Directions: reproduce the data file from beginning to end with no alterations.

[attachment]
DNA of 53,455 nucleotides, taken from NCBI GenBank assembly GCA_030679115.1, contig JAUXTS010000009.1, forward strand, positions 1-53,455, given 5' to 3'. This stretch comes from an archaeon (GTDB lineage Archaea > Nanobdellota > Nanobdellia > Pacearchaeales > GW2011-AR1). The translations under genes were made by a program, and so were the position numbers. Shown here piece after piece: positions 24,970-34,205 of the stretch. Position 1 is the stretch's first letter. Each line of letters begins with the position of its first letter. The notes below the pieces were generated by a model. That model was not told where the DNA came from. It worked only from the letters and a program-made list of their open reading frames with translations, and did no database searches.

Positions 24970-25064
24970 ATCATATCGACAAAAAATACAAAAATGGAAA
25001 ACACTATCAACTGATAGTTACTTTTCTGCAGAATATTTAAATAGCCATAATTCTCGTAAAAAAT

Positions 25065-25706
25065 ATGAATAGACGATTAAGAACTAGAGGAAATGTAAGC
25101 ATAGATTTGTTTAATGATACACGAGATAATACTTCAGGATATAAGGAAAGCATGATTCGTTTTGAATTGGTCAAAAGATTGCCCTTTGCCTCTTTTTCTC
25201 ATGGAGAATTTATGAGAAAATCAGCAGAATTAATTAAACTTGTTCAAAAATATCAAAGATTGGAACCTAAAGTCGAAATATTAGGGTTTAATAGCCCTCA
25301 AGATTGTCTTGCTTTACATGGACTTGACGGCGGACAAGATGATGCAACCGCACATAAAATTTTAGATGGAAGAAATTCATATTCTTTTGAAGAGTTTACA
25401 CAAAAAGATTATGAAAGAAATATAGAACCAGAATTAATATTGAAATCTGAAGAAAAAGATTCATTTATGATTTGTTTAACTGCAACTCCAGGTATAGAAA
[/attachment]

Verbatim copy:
DNA of 53,455 nucleotides, taken from NCBI GenBank assembly GCA_030679115.1, contig JAUXTS010000009.1, forward strand, positions 1-53,455, given 5' to 3'. This stretch comes from an archaeon (GTDB lineage Archaea > Nanobdellota > Nanobdellia > Pacearchaeales > GW2011-AR1). The translations under genes were made by a program, and so were the position numbers. Shown here piece after piece: positions 24,970-34,205 of the stretch. Position 1 is the stretch's first letter. Each line of letters begins with the position of its first letter. The notes below the pieces were generated by a model. That model was not told where the DNA came from. It worked only from the letters and a program-made list of their open reading frames with translations, and did no database searches.

Positions 24970-25064
24970 ATCATATCGACAAAAAATACAAAAATGGAAA
25001 ACACTATCAACTGATAGTTACTTTTCTGCAGAATATTTAAATAGCCATAATTCTCGTAAAAAAT

Positions 25065-25706
25065 ATGAATAGACGATTAAGAACTAGAGGAAATGTAAGC
25101 ATAGATTTGTTTAATGATACACGAGATAATACTTCAGGATATAAGGAAAGCATGATTCGTTTTGAATTGGTCAAAAGATTGCCCTTTGCCTCTTTTTCTC
25201 ATGGAGAATTTATGAGAAAATCAGCAGAATTAATTAAACTTGTTCAAAAATATCAAAGATTGGAACCTAAAGTCGAAATATTAGGGTTTAATAGCCCTCA
25301 AGATTGTCTTGCTTTACATGGACTTGACGGCGGACAAGATGATGCAACCGCACATAAAATTTTAGATGGAAGAAATTCATATTCTTTTGAAGAGTTTACA
25401 CAAAAAGATTATGAAAGAAATATAGAACCAGAATTAATATTGAAATCTGAAGAAAAAGATTCATTTATGATTTGTTTAACTGCAACTCCAGGTATAGAAA